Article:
High-level roundtable on using science, technology and innovation to close the gap on Sustainable Development Goal 3 on good health and well-being
24th Session of the Commission on Science and Technology for Development
17 May 2021 09:00h - 21 May 2021 17:00h
18 May 2021 12:00h - 14:00h
The session was moderated by Mr Ruijun Wang (Vice-Chair of CSTD) and discussed national and international experiences and policies on using science, technology, and innovation (STI) to close the gap on SDG3, on good health and well-being. Wang stressed that panellists would address how policy makers use STI to enhance health care for all; how equal access to STI and health care may be ensured to all during the Covid 19 pandemic in developing countries; how healthcare systems can include marginalised groups; how to assess the main risks in using frontier technology in health care; and the lessons involving digitalisation of healthcare.
Ms Shamika N Sirimanne (Director, Division on Technology and Logistics, UNCTAD) started her presentation by introducing the report of the Secretary-General (E/CN.16/2021/2) produced by the CSTD Secretariat. In the report, STI is emphasised as critical to the achievement of sustainable development. Particularly, during the Covid-19 crisis, STI has been mobilised to track purposes, treatment, vaccines, and tests. In addition, digital technologies involving telemedicine and medication have reduced costs of healthcare. Moreover, the application of big data and AI has enabled the identification of health emergencies at a rapid pace. Yet despite STI developments in developed countries, healthcare innovations still face enormous challenges in developing countries, given their lack of physical infrastructure and skilled workers. The report indicates that 5 million children still die of preventable and treatable diseases every year, most of them in developing countries. To address these problems, international collaboration and solidarity are essential. Private and public actors should include open access to scientific collaboration during challenging times and undertake serious discussions regarding property rights and patents of medicines. Sirimanne concluded by saying that equitable access to scientific knowledge is crucial to close the gap in STI and global solidarity is a critical enabler.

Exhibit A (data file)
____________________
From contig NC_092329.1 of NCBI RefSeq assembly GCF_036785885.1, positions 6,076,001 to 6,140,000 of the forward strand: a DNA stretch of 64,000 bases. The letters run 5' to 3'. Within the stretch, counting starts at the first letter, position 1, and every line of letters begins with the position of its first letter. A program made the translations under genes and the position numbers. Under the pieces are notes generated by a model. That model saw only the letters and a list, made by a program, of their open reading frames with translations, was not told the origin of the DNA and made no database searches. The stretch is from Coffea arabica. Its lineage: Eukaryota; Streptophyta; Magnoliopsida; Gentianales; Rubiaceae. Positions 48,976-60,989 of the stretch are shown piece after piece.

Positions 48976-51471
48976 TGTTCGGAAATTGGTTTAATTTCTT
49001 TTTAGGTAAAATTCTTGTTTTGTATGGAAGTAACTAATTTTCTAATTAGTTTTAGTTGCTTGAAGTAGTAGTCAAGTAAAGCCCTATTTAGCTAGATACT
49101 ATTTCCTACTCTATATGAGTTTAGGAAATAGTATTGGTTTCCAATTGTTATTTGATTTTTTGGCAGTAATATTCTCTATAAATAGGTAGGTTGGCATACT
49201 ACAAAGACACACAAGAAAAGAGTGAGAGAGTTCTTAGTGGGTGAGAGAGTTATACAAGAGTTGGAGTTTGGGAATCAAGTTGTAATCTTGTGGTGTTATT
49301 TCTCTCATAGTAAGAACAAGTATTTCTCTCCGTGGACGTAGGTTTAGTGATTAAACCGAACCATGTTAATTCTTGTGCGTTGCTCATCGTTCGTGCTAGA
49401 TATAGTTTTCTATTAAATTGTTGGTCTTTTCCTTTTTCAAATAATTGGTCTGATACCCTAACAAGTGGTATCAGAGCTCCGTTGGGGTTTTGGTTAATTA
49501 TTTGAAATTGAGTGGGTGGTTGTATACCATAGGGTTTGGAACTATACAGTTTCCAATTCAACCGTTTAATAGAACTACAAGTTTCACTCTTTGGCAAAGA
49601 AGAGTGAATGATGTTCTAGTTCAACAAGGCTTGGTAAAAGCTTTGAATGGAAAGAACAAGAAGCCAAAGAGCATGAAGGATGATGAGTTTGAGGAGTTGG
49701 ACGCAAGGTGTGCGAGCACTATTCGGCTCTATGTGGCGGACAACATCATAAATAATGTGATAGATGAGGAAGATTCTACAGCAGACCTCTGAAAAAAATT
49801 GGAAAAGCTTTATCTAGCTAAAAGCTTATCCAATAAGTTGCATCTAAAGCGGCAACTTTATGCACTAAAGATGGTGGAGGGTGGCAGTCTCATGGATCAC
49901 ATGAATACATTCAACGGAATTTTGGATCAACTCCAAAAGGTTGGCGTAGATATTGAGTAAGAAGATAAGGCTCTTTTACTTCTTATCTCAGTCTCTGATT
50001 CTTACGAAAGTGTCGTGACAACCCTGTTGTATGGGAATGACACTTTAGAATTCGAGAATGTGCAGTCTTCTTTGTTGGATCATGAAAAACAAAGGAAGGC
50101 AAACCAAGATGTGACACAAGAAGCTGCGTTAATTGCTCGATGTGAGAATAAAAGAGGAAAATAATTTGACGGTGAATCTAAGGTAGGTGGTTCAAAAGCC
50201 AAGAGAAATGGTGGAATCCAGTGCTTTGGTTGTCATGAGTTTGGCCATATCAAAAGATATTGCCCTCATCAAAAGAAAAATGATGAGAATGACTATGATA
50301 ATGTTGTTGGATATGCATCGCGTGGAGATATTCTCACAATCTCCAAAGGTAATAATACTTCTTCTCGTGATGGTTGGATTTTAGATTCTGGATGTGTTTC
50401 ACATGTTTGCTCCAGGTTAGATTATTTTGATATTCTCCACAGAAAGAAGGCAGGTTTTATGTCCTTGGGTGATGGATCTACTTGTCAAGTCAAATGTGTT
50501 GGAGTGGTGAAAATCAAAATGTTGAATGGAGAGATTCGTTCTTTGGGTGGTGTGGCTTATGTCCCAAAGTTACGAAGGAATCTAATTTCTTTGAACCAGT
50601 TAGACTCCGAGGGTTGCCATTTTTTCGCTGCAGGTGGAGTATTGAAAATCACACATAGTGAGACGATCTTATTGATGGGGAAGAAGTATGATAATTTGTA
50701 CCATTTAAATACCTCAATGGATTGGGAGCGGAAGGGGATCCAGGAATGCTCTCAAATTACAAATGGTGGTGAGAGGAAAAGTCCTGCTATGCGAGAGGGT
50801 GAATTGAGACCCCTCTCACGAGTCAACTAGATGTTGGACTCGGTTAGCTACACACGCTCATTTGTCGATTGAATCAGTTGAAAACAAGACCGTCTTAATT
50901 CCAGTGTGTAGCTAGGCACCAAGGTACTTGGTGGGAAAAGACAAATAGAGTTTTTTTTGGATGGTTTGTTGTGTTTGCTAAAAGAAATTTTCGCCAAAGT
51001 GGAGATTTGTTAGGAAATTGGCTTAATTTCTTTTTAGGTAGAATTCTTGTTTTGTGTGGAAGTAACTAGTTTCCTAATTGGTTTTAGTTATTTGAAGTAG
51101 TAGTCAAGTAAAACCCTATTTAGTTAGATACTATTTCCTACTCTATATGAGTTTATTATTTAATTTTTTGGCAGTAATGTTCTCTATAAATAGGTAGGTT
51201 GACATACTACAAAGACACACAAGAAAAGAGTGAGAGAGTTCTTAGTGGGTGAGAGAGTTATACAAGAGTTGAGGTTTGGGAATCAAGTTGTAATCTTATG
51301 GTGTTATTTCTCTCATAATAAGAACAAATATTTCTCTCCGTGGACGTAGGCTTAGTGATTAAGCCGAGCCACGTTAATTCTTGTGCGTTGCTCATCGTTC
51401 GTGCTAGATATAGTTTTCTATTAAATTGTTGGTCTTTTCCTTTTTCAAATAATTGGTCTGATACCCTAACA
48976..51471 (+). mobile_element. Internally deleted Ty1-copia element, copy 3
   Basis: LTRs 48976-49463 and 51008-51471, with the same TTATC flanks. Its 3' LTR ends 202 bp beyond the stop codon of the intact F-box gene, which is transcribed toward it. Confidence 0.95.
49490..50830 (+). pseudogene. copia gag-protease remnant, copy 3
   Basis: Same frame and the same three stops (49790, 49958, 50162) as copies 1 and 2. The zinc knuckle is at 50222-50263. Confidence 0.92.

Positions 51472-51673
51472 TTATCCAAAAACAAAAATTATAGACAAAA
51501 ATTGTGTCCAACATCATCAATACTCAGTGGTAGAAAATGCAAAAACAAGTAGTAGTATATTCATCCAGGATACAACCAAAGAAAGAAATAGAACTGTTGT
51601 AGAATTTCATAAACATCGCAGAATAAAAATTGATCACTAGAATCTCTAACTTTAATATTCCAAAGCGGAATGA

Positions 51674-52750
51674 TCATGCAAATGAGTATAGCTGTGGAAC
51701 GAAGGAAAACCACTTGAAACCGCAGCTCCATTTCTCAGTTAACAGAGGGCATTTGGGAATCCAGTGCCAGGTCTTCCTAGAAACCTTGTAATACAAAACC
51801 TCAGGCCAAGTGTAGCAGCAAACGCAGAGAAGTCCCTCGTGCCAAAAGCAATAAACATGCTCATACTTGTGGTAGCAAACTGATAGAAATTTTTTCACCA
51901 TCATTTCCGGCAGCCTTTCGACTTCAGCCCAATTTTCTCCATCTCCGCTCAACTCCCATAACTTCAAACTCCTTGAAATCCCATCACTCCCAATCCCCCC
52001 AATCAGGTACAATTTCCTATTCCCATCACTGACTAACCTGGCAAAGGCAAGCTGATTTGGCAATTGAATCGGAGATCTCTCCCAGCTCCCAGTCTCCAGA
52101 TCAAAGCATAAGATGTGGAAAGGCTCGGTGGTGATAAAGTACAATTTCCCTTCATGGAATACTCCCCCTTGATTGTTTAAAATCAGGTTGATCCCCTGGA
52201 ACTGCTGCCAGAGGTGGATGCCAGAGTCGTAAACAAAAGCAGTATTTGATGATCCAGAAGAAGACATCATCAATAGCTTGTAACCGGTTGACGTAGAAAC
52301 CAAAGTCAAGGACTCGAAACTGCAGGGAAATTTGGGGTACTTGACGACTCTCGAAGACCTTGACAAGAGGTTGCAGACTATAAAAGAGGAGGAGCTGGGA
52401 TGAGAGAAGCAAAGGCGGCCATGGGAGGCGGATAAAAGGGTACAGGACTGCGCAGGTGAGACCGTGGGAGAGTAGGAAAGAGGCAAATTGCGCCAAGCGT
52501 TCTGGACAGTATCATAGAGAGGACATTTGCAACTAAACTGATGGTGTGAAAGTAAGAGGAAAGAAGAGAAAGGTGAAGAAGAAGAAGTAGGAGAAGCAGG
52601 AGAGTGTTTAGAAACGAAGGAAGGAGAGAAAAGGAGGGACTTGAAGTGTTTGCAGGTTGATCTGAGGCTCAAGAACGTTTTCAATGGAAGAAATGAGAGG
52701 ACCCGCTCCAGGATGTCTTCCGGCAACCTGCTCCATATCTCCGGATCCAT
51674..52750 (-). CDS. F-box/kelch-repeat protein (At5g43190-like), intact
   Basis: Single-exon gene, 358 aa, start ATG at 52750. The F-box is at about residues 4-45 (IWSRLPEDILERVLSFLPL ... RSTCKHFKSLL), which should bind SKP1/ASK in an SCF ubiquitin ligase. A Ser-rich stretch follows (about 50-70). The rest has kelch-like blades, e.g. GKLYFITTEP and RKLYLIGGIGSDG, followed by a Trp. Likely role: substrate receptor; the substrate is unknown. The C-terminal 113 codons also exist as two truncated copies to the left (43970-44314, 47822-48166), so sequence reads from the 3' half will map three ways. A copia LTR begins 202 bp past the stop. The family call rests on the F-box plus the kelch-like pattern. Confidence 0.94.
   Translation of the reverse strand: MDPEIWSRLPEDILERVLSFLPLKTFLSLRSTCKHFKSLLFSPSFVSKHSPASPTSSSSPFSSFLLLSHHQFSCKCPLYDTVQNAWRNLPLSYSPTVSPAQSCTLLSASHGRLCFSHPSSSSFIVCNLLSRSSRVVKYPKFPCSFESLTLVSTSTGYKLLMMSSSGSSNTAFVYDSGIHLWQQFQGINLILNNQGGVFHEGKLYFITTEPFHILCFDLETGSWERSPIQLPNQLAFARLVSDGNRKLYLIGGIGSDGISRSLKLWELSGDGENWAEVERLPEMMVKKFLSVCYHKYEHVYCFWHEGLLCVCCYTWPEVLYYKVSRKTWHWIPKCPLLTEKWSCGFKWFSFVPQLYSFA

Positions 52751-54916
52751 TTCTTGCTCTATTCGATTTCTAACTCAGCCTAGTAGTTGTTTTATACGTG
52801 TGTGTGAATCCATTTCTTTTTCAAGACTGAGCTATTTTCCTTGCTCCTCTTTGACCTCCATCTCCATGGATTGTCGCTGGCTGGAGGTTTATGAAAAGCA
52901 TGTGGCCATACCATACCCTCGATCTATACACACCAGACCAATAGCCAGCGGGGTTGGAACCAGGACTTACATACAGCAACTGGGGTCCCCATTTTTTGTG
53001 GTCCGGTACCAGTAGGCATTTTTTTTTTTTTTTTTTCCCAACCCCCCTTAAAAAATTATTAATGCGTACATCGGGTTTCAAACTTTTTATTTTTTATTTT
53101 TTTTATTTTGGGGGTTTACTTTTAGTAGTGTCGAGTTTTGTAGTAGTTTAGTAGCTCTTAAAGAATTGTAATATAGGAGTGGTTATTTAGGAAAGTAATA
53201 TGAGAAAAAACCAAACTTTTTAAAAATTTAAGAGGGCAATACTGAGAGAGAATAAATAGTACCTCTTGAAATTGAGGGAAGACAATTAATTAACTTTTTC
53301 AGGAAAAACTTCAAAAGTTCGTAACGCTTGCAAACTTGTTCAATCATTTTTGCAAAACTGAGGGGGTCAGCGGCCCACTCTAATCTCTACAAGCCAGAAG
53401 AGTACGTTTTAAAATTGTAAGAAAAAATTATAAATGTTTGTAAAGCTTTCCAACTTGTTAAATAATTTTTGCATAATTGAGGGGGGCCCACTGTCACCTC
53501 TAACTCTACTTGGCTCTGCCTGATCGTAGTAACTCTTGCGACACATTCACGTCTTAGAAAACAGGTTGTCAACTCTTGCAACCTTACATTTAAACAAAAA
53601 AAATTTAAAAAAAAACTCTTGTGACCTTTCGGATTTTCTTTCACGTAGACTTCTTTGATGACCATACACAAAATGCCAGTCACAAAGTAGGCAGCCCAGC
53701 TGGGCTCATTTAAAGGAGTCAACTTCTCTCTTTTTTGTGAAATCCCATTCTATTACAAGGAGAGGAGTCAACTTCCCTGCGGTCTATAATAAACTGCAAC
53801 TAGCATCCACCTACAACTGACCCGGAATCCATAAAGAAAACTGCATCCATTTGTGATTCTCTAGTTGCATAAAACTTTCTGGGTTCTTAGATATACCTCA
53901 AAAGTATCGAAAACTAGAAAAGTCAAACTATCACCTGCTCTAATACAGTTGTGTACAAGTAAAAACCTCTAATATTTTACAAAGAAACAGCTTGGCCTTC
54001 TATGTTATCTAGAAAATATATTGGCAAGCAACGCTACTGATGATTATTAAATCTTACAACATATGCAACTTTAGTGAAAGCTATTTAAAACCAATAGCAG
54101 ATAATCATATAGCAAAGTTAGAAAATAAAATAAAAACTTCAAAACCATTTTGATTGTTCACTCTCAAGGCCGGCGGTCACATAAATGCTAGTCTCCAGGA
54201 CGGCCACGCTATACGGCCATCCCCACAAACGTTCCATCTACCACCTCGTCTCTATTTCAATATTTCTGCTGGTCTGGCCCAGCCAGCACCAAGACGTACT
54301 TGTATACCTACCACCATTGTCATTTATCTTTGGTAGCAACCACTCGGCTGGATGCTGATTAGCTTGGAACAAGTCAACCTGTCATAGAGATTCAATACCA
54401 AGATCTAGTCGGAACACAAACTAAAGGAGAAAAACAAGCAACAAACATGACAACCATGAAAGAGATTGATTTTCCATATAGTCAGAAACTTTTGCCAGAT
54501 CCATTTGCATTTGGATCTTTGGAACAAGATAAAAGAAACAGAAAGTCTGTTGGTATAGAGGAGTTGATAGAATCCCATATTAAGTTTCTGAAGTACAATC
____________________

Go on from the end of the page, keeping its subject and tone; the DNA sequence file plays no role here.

Mr John Reeder (Director, Special Programme for Research and Training in Tropical Diseases, WHO) agreed with Sirimanne on the importance of ensuring equal access to STI. Reeder believes that since the answer to the Covid-19 crisis lies in the provision of broad access to vaccines to the global South, sustainable technology to support developing countries is needed. Supporting the sharing of technologies and know-how is also required. Lessons learned from the current crisis go beyond this pandemic and point to the necessity of open access to scientific knowledge and global solidarity.
Examples of how the innovation that helped to address AIDS in Africa has been used in the current pandemic were presented by Ms Quarraisha Abdool Karim (Professor in Clinical Epidemiology and Associate Scientific Director, Center for the AIDS Programme of Research in South Africa, 10-Member Group to support the Technology Facilitation Mechanism). Karim said that the use of phylogenetics has helped to reveal the cycle of the virus transmission; molecular surveillance has enabled rapid detection of emergence of new variants, including the one found in South-Africa; and rapid diagnosis technology has enhanced access to care and prevention.